Asian antiques offered early in this auction brought solid prices. Among the top sellers in this session was a Chinese Qing Dynasty carved cinnabar lacquer plate (est. $100-$200), bringing a hammer price of $950.
Fairing even better, two Chinese Archaic bronze jars more than doubled high estimates (est. $300-$500 each). The first, a wine jar, brought $1,050. A funerary jar with ring handles sold next, with an ending bid of $1,350.
On a more delicate note, a pair of Chinese porcelain fencai “Gu” form vases (est. $400-$600) surpassed high estimate as well, realizing $3,000.
There was a large session featuring Native American items, including costumes, objects and accessories. Several lots saw serious bidding; most sold within or above estimate.
One very desirable antique Sioux beaded buckskin doll kindled some stiff competition, ending at its high estimate of $400.
Six beaded or quilled bowler and top hats generated plenty of interest. The highest seller in this group was the most ornate example: a beaver skin top hat decorated with a quill work American Flag motif (est. $500-$1,000). The gavel fell at $600.
There were also numerous examples of Native American beading. One lot that included beaded moccasins, a woodland Indiana boot and a fully beaded, sinew sewn bonnet on buckskin brought a winning bid of $275.
Bringing even better results, a group of Native American beaded and decorated items, including a medicine or spice bag, shoeshine kit and other items (est. $150-$300) realized $425.
Among the many examples of Native American costumes in this session, a vintage Woodland Indian costume, dating from the 1920s (est. $200-$400) proved to be a sought-after prize. It brought $425.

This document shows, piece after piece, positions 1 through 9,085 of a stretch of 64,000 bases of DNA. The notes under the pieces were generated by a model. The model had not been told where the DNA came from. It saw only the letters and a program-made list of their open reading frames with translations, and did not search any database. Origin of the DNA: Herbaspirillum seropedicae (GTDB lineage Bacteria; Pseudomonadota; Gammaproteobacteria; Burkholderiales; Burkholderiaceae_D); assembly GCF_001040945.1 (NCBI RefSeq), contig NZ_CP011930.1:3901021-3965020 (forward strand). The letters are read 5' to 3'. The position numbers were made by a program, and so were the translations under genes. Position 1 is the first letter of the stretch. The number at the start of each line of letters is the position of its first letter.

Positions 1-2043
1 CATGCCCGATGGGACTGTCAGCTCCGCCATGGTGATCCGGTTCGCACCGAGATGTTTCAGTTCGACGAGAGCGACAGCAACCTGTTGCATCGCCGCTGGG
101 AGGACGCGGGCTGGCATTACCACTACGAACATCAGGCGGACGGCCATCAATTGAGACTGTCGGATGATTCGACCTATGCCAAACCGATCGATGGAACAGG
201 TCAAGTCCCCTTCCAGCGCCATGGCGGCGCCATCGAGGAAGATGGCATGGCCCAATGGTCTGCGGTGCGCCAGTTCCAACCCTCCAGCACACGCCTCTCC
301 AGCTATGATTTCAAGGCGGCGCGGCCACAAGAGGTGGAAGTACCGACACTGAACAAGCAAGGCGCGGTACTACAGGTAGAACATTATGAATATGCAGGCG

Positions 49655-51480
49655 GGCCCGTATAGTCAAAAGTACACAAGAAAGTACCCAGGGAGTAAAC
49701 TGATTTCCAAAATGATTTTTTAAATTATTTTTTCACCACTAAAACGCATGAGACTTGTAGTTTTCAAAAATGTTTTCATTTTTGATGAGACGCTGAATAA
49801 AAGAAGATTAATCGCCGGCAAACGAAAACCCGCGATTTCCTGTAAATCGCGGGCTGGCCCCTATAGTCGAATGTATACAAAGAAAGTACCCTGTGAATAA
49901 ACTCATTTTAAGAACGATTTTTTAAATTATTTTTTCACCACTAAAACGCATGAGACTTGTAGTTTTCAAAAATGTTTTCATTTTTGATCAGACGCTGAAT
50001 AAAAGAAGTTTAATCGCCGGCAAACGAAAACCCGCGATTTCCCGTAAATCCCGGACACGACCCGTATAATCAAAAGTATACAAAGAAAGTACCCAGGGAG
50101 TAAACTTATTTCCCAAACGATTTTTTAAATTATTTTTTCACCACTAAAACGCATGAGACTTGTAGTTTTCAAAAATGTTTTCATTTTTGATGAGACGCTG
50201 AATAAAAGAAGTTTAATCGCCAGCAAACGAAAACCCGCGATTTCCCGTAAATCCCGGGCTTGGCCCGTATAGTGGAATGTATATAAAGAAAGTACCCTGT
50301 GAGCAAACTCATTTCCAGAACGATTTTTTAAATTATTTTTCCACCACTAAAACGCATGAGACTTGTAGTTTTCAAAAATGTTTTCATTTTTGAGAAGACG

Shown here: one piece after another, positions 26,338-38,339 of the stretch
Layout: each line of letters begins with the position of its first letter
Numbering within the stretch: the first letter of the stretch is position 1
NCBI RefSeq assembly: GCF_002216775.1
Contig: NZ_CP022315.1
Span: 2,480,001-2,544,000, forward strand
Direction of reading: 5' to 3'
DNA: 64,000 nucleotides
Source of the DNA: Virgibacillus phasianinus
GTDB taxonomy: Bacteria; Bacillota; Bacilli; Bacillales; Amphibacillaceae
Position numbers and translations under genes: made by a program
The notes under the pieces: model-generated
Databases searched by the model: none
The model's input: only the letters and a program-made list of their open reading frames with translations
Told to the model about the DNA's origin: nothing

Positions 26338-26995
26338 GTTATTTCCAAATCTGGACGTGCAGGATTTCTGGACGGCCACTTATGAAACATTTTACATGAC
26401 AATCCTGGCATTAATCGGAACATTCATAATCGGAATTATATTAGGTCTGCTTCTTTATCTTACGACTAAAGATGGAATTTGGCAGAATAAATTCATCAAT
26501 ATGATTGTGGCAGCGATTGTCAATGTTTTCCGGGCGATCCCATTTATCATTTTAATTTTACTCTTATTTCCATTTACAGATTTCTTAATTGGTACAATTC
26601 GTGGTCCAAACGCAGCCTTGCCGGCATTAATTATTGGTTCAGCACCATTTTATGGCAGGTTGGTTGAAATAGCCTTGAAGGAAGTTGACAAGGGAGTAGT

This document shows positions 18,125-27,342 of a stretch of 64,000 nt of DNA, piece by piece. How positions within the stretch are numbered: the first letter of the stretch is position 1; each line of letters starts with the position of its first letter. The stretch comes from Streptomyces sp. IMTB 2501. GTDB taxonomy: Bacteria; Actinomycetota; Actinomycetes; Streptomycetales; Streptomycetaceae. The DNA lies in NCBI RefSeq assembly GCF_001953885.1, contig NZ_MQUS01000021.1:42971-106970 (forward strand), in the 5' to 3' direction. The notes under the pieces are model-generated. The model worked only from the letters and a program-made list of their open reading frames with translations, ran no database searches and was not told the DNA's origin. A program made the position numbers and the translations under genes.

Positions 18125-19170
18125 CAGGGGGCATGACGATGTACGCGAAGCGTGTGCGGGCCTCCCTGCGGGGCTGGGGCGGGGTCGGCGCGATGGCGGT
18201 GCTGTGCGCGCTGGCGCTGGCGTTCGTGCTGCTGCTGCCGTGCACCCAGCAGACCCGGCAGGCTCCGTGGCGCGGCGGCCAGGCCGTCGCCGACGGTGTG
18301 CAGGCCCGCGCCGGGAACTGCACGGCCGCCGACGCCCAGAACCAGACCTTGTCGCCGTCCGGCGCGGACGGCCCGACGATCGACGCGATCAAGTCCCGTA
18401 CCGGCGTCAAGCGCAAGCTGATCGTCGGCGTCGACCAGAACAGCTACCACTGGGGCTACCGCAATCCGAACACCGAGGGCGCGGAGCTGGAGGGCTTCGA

Additional Native American costumes brought even stronger prices. Two Northern Plains/Sioux Indiana decorated wool felted wool and twill dresses (est. $200-$400) fared even better. The beautiful pair brought $775.
More impressive prices were achieved by two beaded buckskin dresses (est. $200-$400) both surpassed high estimate, bringing hammer prices of $450 and $700.
A beaded breastplate was the main draw in a lot that also included a vintage fringe buckskin jacket (est. 100-$200); the hammer price was an impressive $600.
Among the furniture finds was a lovely little Adirondack-style folk art twig shelf (est. $300-$500), that reeled in a hammer price of $800.
The final session was devoted to a wonderful selection of Italian art glass, including a rare Ercole Barovier Murano art glass polar bear for Vetraria Artisca Barovier and Co., Ca. 1928. It realized a cool $2,100.
Keeping in the animal kingdom, a pair of Venini Pasta Vitrea Rossa Murano glass roosters by Napoleone Martinuzzi gave everyone something to crow about. This duo, dating from around 1930 brought home a hammer price of $3,750.
There was a very good representation of fine art. Bringing its fair share of pre-sale attention was a landscape by Frederick Debourg (De Berg) Richards. It realized $2,000.
The undisputed star of the day’s event was a bayou landscape by American painter Joseph Rusling Meeker (est. $8,000-$12,000). This 19th Century landscape emerged as a family piece, fresh to the market and untouched. It generated quite a bit of pre-auction stir and Antique Helper staff required re-enforcements to support more than half a dozen telephone bidders. When the hammer finally fell, it was to the tune of $27,000.
Antique Helper Director of Inventory and Acquisitions Andrea Hastings is pleased with the successful sale of this work of art. She says, “We saw seven bidders, all on the phone. Each one was a dealer this type of art, specific to the Louisiana Bayou region, and they found us. It’s great to know that our business is reaching the right audience.”
Antique Helper’s September Art and Antiques will take place on Saturday, September 17 at 10 AM.